TSMC's overseas expansion will only contribute 10% of the foundry's production capacity: Report

TSMC Lobby
(Image credit: Taiwan Semiconductor Manufacturing Co., Ltd.)

TSMC is making significant strides in Phoenix, Arizona, where it is about to start mass production of chips on its 4nm and 5nm-class process technologies at its Fab 21 phase 1 and is set to build to more phases by the end of the decade, which will significantly increase its production capacity and global footprint. However, TSMC's building of fabs in the U.S., Japan, and Germany has raised domestic concerns about industrial relocation from Taiwan, reports Taiwan TV News (TTV).

Following the success of TSMC's expansions overseas, in China, Germany, Japan, and the U.S., there are concerns in Taiwan about the potential impact on domestic industries, as the company is one of Taiwan's flagship manufacturers. However, experts like Bonnie Glaser from the German Marshall Fund have pointed out that even with full production, TSMC's overseas plants will contribute less than 10% of the company's global output, according to TTV. Unfortunately, TTV did not share any actual numbers.  

Taiwan's technology sector in general is very resilient. On the one hand, it is developing domestically, and recent reports about TSMC's plans for new fabs on the island just highlight this fact. On the other hand, Taiwanese companies strive for global expansion. TSMC's endeavors in Arizona emphasize its commitment to maintaining a strong global presence while continuing to drive technological advancements from its base in Taiwan.

In Arizona, TSMC is investing over $65 billion to build three phases of its Fab 21. The U.S. government has pledged $11.6 billion in financial aid to TSMC, including $6.6 billion in grants and up to $5 billion in loans, under the CHIPS and Science Act.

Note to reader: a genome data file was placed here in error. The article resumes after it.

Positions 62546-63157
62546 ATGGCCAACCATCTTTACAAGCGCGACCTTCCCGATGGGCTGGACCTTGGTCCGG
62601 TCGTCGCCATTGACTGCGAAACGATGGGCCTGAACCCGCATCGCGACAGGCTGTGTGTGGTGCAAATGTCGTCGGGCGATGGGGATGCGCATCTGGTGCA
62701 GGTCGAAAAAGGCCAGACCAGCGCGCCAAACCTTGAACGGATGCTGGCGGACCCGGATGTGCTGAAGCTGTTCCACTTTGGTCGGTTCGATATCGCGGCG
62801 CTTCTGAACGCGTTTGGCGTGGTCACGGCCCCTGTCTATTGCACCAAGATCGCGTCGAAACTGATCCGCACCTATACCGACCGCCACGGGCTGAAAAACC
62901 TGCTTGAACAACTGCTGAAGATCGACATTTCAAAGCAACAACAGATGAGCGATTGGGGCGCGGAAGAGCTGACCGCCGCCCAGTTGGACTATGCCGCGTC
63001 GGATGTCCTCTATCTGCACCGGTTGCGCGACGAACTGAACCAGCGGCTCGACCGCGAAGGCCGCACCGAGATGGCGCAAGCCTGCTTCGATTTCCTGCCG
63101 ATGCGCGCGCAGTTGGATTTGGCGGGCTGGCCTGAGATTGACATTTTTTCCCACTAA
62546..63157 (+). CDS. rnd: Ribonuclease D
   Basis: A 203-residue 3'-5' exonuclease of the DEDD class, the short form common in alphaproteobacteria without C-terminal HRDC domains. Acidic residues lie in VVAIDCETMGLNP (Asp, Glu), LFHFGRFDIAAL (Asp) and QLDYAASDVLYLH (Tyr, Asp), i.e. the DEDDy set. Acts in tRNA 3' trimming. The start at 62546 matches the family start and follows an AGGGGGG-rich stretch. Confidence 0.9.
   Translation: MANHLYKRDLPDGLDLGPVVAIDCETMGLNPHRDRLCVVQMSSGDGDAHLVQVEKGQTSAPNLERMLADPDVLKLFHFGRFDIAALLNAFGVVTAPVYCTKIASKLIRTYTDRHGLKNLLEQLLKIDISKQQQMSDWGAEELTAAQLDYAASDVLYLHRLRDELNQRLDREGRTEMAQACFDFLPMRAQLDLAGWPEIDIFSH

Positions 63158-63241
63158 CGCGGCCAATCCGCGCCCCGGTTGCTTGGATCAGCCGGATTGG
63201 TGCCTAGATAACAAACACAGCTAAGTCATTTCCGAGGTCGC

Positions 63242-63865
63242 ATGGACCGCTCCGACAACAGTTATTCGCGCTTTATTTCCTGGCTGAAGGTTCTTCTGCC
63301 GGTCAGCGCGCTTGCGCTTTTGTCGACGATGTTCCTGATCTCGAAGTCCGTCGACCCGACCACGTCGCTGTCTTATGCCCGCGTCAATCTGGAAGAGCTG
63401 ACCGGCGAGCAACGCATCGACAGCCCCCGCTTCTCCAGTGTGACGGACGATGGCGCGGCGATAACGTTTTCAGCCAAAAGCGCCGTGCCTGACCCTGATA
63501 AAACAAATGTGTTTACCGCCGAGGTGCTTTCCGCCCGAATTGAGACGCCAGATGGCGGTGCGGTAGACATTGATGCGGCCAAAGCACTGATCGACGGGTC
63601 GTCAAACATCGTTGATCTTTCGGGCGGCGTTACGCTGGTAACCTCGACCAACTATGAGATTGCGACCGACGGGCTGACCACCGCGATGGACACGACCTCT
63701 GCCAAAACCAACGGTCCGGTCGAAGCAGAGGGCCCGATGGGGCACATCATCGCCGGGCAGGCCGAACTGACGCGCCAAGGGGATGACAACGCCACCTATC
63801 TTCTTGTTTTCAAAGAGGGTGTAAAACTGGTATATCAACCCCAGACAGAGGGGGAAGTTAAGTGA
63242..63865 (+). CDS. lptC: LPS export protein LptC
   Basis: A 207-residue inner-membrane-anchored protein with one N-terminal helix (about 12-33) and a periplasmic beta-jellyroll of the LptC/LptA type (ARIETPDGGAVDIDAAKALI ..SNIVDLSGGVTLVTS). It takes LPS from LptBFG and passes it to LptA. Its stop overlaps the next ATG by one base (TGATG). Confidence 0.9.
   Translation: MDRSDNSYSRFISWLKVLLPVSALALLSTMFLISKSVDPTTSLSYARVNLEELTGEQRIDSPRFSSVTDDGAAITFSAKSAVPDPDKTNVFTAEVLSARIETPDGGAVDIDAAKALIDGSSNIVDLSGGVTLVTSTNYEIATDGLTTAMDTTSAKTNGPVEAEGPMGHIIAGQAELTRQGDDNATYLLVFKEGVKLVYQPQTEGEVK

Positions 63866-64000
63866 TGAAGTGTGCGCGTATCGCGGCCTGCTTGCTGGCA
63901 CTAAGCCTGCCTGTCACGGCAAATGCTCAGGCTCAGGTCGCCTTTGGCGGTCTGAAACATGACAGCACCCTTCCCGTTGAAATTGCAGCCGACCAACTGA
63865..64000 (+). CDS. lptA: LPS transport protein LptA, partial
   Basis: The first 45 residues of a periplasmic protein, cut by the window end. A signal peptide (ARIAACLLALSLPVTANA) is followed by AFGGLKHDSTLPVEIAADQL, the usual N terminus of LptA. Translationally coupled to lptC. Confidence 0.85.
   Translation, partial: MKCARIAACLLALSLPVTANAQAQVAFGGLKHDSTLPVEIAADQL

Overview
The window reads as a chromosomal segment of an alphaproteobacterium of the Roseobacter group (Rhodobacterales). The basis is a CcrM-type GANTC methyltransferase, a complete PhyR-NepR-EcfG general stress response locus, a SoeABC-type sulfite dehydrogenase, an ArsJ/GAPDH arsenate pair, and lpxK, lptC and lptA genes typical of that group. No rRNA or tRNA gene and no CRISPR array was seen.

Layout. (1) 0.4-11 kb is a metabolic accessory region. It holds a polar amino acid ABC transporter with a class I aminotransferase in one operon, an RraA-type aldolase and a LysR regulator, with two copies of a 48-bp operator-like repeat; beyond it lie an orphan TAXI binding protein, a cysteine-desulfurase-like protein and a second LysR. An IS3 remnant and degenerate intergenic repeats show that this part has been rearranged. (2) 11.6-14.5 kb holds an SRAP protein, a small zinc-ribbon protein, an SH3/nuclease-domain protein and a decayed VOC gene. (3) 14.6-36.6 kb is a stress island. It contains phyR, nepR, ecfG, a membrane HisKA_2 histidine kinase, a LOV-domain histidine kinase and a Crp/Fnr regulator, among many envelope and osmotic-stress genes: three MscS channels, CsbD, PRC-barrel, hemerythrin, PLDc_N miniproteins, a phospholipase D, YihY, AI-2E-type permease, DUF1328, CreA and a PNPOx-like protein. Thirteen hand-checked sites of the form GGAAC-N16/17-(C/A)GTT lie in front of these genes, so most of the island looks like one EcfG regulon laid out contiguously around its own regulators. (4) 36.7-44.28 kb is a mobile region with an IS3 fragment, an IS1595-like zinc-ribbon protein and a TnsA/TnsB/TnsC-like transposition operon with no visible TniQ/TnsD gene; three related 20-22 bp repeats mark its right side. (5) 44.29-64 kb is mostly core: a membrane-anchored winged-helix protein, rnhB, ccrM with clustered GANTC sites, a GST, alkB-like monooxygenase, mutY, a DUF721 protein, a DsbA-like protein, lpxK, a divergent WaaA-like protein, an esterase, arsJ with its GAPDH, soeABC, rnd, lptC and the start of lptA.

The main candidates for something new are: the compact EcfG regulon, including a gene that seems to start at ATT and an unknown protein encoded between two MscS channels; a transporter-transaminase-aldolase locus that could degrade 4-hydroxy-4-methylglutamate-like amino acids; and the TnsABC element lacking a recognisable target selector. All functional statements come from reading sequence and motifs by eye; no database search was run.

The construction site in Phoenix is a hive of activity, with around 8,000 workers on site daily, occasionally peaking at 12,000. The workforce is notably diverse, drawing talent from various ethnic backgrounds, which necessitates a strong emphasis on collaboration and cultural respect within the team, according to TTV.

As TSMC employees settle in Phoenix, they are forming new community clusters, which has created business opportunities for local entrepreneurs, leading to the establishment of Chinese supermarkets and Taiwanese restaurants in the area. The local economy is benefiting from the influx of TSMC employees and their families, reports TTV.

Anton Shilov
Contributing Writer

Anton Shilov is a contributing writer at Tom’s Hardware. Over the past couple of decades, he has covered everything from CPUs and GPUs to supercomputers and from modern process technologies and latest fab tools to high-tech industry trends.

  • Newoak
    Unfortunately, those diverse construction crews, will only keep working together, as long as the American government pays them. Once it stops, it will be like it never was. More needs to be done to educate the privelaged and largely homogenous workforce of big tech as to the tremendous advantage of diversity Billions in profits could be being missed out on. In G-d I trust.
  • Amdlova
    Sure with 30% premium what they say will charge for every chip off Taiwan..
    Who will want waste money outside Taiwan...
  • KnightShadey
    Admin said:
    TSMC's fabs in Germany, Japan, and the U.S. will contribute 10% of the company's capacity, so 90% of TSMC's output will remain in Taiwan.

    TSMC's overseas expansion will only contribute 10% of the foundry's production capacity: Report : Read more

    If that's capacity from top to bottom, that's still quite a lot of production.
    TSMC makes not only has production of 3,5,7nm chips for the latest & greatest, but also has loads of customer production on legacy 7, 12/14/16, 28, 40, 65, 90nm.

    The point isn't to offshore production for value or to impact Taiwan's economy, just to ensure there is some should the Chinese question become a statement. With intel's fabs' fortunes slowly improving also, that will be sufficient for 'security concerns'.
  • usertests
    Amdlova said:
    Sure with 30% premium what they say will charge for every chip off Taiwan..
    Who will want waste money outside Taiwan...
    It's not in TSMC's interest to build a factory that makes an unsellable product. And yes, they are paying for most of it, not the U.S. government.

    In the worst case scenario, Taiwan gets hit by the worst earthquake or invasion, and U.S. fabs become money printers going brrr. As long as the rest of the supply chain is available...

    Even if the process nodes are lagging behind Taiwan, they could create some high volume products that are good for the U.S. market, or chiplets that can be used such as I/O dies and 3D cache. They plan to produce N2 GAAFET chips at the second fab, so it's not like N5/N4 are the end of the line.